Historic Properties of Spokane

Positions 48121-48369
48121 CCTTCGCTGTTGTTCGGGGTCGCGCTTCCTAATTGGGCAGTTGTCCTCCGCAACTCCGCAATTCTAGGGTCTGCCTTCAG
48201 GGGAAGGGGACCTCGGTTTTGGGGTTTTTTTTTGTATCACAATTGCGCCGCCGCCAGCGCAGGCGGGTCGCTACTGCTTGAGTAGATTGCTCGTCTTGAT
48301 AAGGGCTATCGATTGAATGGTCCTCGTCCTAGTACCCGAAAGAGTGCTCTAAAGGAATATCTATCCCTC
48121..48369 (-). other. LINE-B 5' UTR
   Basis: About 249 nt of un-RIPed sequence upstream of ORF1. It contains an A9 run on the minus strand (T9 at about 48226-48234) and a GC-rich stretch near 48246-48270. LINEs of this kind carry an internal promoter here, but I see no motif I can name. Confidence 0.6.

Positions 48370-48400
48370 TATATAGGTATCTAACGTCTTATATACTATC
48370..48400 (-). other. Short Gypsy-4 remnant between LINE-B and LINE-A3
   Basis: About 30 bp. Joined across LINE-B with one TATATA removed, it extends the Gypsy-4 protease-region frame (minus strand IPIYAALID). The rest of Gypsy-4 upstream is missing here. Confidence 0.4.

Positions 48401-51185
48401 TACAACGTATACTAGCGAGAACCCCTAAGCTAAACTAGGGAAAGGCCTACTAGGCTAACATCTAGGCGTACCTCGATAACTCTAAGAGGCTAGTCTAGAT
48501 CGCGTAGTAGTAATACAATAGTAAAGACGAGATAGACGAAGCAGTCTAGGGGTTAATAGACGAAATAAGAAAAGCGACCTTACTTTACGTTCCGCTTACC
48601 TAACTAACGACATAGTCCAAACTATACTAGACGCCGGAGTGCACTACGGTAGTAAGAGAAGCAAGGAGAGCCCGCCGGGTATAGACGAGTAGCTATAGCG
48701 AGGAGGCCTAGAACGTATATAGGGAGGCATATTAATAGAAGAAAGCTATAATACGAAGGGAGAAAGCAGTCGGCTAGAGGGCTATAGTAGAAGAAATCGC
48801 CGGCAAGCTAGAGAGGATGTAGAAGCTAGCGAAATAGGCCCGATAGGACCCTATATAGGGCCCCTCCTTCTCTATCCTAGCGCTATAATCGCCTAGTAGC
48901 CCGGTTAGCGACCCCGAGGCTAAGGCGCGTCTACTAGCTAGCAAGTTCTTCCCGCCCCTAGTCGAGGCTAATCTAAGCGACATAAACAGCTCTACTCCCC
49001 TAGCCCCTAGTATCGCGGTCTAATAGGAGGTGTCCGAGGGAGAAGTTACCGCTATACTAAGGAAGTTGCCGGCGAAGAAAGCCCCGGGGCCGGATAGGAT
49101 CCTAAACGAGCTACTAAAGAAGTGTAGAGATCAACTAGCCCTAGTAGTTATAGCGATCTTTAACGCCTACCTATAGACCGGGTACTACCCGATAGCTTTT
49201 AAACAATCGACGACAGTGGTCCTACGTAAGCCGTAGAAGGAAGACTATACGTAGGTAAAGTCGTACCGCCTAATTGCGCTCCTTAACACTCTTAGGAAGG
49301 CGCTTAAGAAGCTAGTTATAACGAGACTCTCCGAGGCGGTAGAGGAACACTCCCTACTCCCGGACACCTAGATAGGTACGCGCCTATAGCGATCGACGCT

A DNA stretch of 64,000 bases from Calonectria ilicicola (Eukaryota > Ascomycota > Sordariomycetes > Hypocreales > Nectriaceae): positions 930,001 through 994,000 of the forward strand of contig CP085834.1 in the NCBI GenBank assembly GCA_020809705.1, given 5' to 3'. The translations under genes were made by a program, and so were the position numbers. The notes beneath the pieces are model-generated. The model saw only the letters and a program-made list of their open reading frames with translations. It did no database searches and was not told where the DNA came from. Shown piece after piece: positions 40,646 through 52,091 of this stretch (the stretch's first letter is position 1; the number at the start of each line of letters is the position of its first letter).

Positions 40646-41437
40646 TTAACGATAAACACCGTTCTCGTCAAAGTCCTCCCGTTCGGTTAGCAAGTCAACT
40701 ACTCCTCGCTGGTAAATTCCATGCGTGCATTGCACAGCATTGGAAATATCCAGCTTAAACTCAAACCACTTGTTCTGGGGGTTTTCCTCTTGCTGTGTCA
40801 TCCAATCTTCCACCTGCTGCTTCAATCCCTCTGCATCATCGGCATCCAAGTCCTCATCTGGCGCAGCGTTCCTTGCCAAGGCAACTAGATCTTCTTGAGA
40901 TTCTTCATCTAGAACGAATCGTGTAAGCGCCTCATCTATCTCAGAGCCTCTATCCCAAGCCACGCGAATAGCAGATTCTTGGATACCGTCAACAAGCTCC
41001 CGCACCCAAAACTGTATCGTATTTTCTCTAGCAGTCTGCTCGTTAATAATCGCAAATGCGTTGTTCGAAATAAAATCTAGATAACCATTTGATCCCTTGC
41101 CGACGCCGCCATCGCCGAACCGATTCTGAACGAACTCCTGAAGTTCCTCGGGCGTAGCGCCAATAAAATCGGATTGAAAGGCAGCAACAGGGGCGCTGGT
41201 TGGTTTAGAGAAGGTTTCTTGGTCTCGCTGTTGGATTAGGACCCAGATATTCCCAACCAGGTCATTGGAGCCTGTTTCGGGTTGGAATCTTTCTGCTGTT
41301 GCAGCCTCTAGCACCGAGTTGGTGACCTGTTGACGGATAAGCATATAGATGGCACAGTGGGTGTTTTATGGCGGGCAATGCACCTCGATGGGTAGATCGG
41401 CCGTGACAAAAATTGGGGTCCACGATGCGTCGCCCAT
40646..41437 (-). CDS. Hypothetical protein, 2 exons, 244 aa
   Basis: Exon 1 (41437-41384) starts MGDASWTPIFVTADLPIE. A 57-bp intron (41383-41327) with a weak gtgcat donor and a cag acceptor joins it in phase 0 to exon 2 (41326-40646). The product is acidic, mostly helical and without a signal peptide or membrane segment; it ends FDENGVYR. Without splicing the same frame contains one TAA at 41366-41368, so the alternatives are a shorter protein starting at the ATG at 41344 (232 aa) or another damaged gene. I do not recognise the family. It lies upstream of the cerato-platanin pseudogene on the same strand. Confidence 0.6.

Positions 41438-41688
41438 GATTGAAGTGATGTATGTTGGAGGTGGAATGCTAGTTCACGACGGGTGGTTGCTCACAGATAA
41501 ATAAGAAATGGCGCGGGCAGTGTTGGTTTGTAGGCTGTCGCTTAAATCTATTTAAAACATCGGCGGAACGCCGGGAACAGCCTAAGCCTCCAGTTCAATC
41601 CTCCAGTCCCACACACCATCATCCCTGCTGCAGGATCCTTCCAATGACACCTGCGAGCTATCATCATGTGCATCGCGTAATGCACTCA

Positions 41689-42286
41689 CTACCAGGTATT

Completed in 1890, the year after Spokane’s Great Fire, the Whitten Block is historically significant for its association with Spokane’s emergence as the commercial center and transportation hub of the Inland Northwest. The building is also architecturally significant as an one of a mere handful of buildings that have survived from the rebuilding effort that followed the fire. It is, moreover, the only remaining commercial structure in Spokane designed by architect Lorenzo Boardman. Finally, the building is significant for its association with Spokane pioneers Leyford B. Whitten and Georgia Ballou Whitten. L. B. Whitten came to Spokane as a carpenter, but soon established himself as a successful mining and real estate investor. In 1888 he married Georgia Ballou, one of Spokane’s first female physicians. Some of Spokane’s best-known businesses got their start in the Whitten Block. Louis Davenport lived in the building, where he had his restaurant before erecting his landmark Davenport Hotel and restaurant across the street, on the opposite corner of the intersection. Spokane’s famous Crescent Department Store was another early occupant of the building. The building was recently renovated and, together with the Miller Block, adjacent next west, now houses a luxury hotel, the Lusso.